I Don’t Like Cricket…

Pietersen in Typical Pose

Pietersen in Typical Pose

After the washout that was the fifth day of the third test, summer gave an encore yesterday as the sun shone on the righteous of Lancashire for the England and Australia one day international at Old Trafford.

It hadn’t looked promising when the Headingley match was called off without a ball being bowled on Thursday as the rain fell heavily, but then that’s Yorkshire for you – wet and windy.

As it was I worried that I hadn’t bothered to put on any sun screen, but apart from the result it was a thoroughly enjoyable day out.

Unneeded FloodlightsThose not versed in the subtleties of the game – ie anyone from on-cricket playing nations – think it can be rather dull little realising that that is the whole point. Watching cricket is about relaxing and enjoying the weather and the company and not about an adrenalin rush and anger at the opposition. Well not much anyway.

And before you argue with me about the popularity of cricket, may I remind you that the list of countries which enjoy the game includes Australia, Bangladesh, India, New Zealand, Pakistan, South Africa, Sri Lanka, the West Indies and Zimbabwe. Even Afghanistan and Holland play one day internationals.

The view to the temporary stand

The view to the temporary stand

The beauty of the game is that it is both simple and complex both in its play and its laws which given the antiquity of cricket have developed to cover almost any situation.

For example, a batsman hits the ball powerfully and it is headed for a six when it strikes a pigeon and drops inside the boundary and is caught by a fielder. What does the umpire decide? Well unluckily for the batsman (and the the bird) he is out.

But as if to contradict this ruling, in a village cricket match, a cow wanders through a gap in the hedge at the same moment that the batsman strikes the ball. It bounces off the cow’s rump and is caught by a fielder. Surely this must be out too?

Pietersen StrikesApparently not. The umpire awards four runs because part of his job is to inform the two captains beforehand that should any spectators or animals make contact with the ball while it is play then a boundary will be awarded.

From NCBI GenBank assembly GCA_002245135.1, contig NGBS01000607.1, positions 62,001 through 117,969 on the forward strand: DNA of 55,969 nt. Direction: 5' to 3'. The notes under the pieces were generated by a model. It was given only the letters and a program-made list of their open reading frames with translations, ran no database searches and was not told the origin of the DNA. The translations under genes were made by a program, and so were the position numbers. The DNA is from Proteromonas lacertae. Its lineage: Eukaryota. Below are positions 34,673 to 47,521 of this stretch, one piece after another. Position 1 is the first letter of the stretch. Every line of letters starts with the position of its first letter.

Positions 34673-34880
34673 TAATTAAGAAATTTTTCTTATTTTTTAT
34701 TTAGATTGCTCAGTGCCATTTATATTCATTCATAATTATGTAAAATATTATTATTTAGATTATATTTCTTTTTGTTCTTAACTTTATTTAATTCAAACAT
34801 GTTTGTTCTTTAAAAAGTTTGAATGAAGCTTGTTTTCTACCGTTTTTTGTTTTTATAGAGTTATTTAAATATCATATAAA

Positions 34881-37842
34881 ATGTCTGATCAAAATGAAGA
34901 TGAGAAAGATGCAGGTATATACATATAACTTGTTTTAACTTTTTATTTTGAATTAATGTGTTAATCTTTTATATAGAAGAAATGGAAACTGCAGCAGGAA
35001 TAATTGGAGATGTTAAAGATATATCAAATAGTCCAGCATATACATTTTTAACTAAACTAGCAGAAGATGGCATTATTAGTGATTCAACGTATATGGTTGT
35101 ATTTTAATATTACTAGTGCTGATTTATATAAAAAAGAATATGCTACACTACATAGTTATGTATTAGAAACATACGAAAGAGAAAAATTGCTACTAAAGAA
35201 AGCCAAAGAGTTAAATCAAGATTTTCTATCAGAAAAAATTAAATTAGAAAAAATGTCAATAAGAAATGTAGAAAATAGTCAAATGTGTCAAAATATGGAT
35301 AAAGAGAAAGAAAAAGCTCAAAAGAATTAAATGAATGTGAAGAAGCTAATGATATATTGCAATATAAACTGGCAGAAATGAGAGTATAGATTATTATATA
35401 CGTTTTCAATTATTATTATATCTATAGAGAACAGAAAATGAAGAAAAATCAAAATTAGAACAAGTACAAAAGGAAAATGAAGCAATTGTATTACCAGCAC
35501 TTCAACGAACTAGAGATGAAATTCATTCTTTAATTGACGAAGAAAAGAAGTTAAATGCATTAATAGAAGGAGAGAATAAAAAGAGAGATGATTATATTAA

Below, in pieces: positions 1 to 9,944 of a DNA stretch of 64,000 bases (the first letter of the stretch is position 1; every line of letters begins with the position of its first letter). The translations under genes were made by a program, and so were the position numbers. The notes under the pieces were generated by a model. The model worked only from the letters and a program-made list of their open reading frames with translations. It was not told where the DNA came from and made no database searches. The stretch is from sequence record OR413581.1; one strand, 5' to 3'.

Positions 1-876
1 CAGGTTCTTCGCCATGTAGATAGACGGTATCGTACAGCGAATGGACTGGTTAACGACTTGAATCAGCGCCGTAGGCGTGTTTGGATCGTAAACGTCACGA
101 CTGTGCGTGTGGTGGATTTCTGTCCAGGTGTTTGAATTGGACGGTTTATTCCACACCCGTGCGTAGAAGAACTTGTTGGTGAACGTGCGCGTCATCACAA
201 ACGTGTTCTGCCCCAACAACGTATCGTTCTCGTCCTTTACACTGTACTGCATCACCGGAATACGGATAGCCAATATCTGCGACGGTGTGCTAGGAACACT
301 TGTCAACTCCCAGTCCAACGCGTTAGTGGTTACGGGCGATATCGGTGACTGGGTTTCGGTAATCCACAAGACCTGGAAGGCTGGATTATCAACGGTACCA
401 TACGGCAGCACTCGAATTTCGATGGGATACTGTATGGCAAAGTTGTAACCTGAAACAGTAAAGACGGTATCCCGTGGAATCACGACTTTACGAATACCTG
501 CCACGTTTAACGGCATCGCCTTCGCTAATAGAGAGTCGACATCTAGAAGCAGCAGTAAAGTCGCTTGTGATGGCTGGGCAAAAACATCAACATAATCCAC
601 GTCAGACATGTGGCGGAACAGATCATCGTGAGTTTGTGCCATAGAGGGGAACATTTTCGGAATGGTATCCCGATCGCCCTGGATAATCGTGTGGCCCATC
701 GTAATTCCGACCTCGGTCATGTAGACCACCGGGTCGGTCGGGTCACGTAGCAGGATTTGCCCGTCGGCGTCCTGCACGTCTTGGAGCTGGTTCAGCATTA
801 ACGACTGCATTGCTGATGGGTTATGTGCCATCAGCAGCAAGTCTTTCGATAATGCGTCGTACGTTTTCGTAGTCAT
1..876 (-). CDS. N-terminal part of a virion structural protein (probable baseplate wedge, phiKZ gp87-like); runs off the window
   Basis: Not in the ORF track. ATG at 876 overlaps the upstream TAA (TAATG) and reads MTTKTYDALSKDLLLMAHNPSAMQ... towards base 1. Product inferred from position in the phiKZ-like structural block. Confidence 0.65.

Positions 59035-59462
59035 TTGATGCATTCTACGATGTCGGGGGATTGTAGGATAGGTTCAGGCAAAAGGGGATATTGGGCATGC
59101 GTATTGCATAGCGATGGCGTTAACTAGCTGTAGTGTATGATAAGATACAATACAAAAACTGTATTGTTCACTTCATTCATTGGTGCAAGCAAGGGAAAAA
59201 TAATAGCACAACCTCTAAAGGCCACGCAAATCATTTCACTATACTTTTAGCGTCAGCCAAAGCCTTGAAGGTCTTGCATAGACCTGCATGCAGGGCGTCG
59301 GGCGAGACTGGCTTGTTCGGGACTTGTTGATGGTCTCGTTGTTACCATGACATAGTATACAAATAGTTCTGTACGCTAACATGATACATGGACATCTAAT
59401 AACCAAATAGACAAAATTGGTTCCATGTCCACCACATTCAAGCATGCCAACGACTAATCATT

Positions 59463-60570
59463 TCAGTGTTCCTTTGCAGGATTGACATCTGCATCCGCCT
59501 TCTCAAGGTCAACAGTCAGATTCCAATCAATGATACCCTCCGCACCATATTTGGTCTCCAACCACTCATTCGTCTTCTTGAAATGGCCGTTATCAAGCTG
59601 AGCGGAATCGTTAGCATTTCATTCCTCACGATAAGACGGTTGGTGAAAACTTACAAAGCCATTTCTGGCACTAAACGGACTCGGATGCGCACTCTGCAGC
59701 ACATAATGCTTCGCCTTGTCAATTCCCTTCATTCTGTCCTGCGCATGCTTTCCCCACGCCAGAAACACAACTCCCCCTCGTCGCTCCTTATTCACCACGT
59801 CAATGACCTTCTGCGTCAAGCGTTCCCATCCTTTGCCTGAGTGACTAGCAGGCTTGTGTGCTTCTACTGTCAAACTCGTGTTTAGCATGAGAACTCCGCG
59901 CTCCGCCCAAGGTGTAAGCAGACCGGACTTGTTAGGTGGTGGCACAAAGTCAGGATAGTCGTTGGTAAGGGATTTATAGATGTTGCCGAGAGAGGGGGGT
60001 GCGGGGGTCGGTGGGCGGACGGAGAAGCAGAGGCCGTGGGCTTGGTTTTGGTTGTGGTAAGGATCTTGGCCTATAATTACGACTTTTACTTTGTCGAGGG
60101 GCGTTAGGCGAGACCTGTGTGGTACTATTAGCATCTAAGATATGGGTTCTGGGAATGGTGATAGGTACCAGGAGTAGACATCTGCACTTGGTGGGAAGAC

So if you are one of those who deride the game, I recommend You Are The Umpire; The Ultimate Illustrated Guide to the Laws of Cricket if you can get hold of a copy, or try the online version at the Guardian.

And I will continue to enjoy the spectacle because in the words of 10cc, I don’t like cricket…. I love it!

Nobody’s prefect. If you find any spelling mistakes or other errors in this post, please let me know by highlighting the text and pressing Ctrl+Enter.

3 comments… Add yours
  • Outraged Pudding 10th September 2013

    QUOTE:- “… but then that’s Yorkshire for you – wet and windy.” This comment made me seethe with venomous annoyance! Have you never heard of climate charts? Do the research man! Check historical records and you will find that Yorkshire is dry and balmy compared with Manchester. Envy is one of the baser human traits and it does you no credit to reveal your green-eyed monster. Remember that in 1881 by far the nation’s main concentration of people bearing the surname “Rhodes” was in West Yorkshire!

    Reply
    • Mr Parrot 10th September 2013

      I recall that we’ve had this conversation about the comparative raininess of the Lancashire and Yorkshire weather, but I don’t have the time to trawl through the Met Office data sets. I simply call on the evidence of the washout at Headingley and the glorious uninterrupted day’s play at Old Trafford.

      Reply
      • Rebuttal Pudding 11th September 2013

        But when the Headingley fixture was abandoned, people were drowning in the vicinity of Old Trafford and when the Old Trafford match was happening sunburnt women were walking around the streets of Headingley dressed only in lycra thongs. Your “evidence” is so shaky it’s like those weapons of mass destruction in Iraq.

        Reply

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